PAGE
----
I appreciate your interest and help on this... Wayne
So, lots of info here:

1. Dentist says under no circumstances should you consider a Maryland bridge. In fact, his opinion is that both that and the inlay bridge are not indicated for molars. They are more for incisors and such.

2. A traditional bridge will require prep on the surrounding teeth, as you say, but it can also come out or loose. The human body can defeat any kind of adhesive over time.

3. Dentist also says you should really reconsider the implant. It sounds like, from your comments, that maybe that was presented as an option, but when they explained the process, you declined because it involved messing with the sinus. But the "messing" in this case should not cause problems; on the contrary, Wendy's dentist knows of cases where people with chronic sinus problems actually had some serious relief when they had a "lift-and-graft" implant done. If I'm misinterpreting, feel free to disregard.

4. 61 is awfully young to be risking the rearrangement of your bite. The fact is that it might take a long time for the bone to recede, but it might be very rapid. The teeth might move very slowly, or fairly quickly. And one thing that people don't consider: the tooth underneath the hole might try to erupt further, which would cause a whole new set of issues. It would be a calculated risk, for sure. I have no idea of the percentages, but we have both known plenty of people who regret taking that risk many years ago.

5. One other option, that Wendy doesn't recommend for permanent, but might buy you some time: get a spacer/retainer for the gap, to be worn only at night. It keeps the surrounding teeth from moving too much.

Good luck -- I'll be happy to give more info after you meet with the dentist, or if you have other questions after this message.
For a successful technology, reality must take precedence over public relations, for Nature cannot be fooled. -- Richard Feynman

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Re: Any dentists on Bored?

#15 Post by bazodee » Thu Feb 13, 2020 7:50 am

mrkelley23 wrote:
Thu Feb 13, 2020 6:12 am
bazodee wrote:
Wed Feb 12, 2020 7:25 pm
mrkelley23 wrote:
Wed Feb 12, 2020 4:53 pm


This is possible in some cases, but not all. Since there is an evaluation of bone and gum mass, I'm guessing Baz has already visited a periodontist, since they are usually the ones who make the determination about whether implants are viable or not.

I'm not a dentist, but my wife works for one. She wants to know whether you have both 15 and 16 left in your mouth, and how advanced your perio is, and whether you have a chance of getting it under control.
Yes I still have my upper wisdom tooth; all teeth surrounding are very healthy with no evidence of any disease. The extraction was necessitated by a complete cleavage of tooth 14, probably worn down by grinding. Implant has been ruled out because I don't have enough bone mass above the tooth and have a history of sinus problems on that side. I just don't want to mess with anything invasive in the sinus.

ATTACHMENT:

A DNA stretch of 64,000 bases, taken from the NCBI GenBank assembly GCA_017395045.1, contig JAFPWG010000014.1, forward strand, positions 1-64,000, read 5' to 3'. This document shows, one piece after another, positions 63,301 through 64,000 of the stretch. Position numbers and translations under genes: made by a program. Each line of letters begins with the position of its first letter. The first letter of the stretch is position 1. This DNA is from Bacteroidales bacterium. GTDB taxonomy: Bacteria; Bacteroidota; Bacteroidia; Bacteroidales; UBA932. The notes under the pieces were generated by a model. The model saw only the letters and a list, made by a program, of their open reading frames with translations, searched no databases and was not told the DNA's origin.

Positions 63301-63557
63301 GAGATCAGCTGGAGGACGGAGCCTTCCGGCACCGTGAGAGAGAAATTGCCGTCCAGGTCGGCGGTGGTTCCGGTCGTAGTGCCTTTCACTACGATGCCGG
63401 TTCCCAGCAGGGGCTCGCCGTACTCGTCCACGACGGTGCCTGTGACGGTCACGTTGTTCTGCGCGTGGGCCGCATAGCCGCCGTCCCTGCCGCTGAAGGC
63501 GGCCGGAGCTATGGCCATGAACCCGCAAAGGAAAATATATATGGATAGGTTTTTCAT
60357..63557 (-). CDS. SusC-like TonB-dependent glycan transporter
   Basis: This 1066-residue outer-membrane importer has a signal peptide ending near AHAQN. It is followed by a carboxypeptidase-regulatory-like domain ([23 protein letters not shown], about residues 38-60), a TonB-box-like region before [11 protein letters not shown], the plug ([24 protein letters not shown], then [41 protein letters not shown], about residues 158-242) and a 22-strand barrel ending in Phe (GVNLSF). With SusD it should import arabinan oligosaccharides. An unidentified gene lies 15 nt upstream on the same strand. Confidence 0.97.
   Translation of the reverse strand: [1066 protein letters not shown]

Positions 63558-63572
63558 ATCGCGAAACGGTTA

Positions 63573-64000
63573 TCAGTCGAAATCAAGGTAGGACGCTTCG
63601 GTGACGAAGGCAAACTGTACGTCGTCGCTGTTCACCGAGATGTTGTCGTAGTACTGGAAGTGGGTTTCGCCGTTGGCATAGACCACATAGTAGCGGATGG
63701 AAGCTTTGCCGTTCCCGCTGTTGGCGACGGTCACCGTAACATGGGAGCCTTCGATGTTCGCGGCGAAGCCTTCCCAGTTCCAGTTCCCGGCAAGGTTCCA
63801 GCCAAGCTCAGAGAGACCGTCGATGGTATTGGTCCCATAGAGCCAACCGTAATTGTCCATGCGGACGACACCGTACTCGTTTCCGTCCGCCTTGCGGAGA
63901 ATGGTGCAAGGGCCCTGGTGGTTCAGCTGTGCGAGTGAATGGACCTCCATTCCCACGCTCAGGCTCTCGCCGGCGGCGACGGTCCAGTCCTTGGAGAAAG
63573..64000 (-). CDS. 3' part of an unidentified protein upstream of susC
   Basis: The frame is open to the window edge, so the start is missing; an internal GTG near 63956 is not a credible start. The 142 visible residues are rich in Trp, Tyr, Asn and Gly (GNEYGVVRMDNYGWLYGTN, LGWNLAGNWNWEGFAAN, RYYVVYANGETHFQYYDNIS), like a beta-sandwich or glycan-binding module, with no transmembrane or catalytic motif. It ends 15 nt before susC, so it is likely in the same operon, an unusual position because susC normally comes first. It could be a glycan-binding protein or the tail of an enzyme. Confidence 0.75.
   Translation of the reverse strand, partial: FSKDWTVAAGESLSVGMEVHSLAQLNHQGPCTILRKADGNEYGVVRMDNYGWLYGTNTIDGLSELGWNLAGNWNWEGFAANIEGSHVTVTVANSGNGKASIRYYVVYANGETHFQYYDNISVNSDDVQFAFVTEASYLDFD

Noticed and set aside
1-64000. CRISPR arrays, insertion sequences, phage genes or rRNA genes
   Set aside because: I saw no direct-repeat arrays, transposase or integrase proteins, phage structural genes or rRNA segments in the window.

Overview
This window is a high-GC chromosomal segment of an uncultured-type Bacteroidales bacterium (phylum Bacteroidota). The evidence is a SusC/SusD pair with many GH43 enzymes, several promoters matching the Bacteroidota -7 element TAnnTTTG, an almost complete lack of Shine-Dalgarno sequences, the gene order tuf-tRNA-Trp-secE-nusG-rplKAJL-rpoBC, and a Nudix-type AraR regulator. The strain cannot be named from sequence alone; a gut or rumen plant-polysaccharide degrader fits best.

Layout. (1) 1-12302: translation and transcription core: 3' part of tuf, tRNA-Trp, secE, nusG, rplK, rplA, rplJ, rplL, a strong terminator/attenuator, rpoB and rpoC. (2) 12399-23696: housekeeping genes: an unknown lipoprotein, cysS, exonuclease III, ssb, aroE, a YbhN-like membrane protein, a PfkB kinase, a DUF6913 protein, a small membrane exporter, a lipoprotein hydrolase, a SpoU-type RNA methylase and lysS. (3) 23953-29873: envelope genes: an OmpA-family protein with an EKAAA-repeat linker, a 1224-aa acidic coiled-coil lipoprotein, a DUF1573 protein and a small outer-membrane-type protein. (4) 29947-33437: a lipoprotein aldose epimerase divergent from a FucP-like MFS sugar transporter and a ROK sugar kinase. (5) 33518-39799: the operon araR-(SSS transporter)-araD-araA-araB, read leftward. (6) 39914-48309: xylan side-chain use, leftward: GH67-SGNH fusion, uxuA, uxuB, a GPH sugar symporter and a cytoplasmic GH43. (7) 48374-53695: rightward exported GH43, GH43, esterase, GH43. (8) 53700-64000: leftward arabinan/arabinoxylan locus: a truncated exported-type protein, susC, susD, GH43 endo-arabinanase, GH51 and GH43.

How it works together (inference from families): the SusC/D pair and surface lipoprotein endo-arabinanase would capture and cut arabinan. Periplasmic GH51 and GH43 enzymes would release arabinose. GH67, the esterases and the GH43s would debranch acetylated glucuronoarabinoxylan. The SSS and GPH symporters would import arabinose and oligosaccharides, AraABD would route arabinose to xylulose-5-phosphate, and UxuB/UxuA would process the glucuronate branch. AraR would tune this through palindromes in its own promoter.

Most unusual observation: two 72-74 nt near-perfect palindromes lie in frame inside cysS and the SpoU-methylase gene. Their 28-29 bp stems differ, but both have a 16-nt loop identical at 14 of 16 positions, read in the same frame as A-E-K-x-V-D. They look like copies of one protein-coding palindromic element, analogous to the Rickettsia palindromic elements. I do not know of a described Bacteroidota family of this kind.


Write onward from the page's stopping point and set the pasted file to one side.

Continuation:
My options seem to be traditional bridge, Maryland bridge, and inlay bridge. I'm not interested in any structure where I have to remove the tooth overnight. My reluctance for the traditional bridge is that you have to grind down two perfectly health teeth to set anchor crowns. The other two types of bridges preserve adjacent teeth better, but the disadvantage is that it can come out.

What I want to understand is what happens to otherwise perfectly healthy teeth, if I chose not to do anything. At age 61, how soon might I run into problems with a shifting bite that proves intolerable? Cost really isn't much of a factor here; convenience is a minor factor; and my general nature is to avoid complexity. Am told the extraction site is healing very well. I return to the dentist in about 4 weeks for evaluation and next steps.

I appreciate your interest and help on this... Wayne
So, lots of info here:

1. Dentist says under no circumstances should you consider a Maryland bridge. In fact, his opinion is that both that and the inlay bridge are not indicated for molars. They are more for incisors and such.

2. A traditional bridge will require prep on the surrounding teeth, as you say, but it can also come out or loose. The human body can defeat any kind of adhesive over time.

3. Dentist also says you should really reconsider the implant. It sounds like, from your comments, that maybe that was presented as an option, but when they explained the process, you declined because it involved messing with the sinus. But the "messing" in this case should not cause problems; on the contrary, Wendy's dentist knows of cases where people with chronic sinus problems actually had some serious relief when they had a "lift-and-graft" implant done. If I'm misinterpreting, feel free to disregard.

4. 61 is awfully young to be risking the rearrangement of your bite. The fact is that it might take a long time for the bone to recede, but it might be very rapid. The teeth might move very slowly, or fairly quickly. And one thing that people don't consider: the tooth underneath the hole might try to erupt further, which would cause a whole new set of issues. It would be a calculated risk, for sure. I have no idea of the percentages, but we have both known plenty of people who regret taking that risk many years ago.

5. One other option, that Wendy doesn't recommend for permanent, but might buy you some time: get a spacer/retainer for the gap, to be worn only at night. It keeps the surrounding teeth from moving too much.

Good luck -- I'll be happy to give more info after you meet with the dentist, or if you have other questions after this message.
Thanks for the very thorough advice. Your point #4 is especially helpful.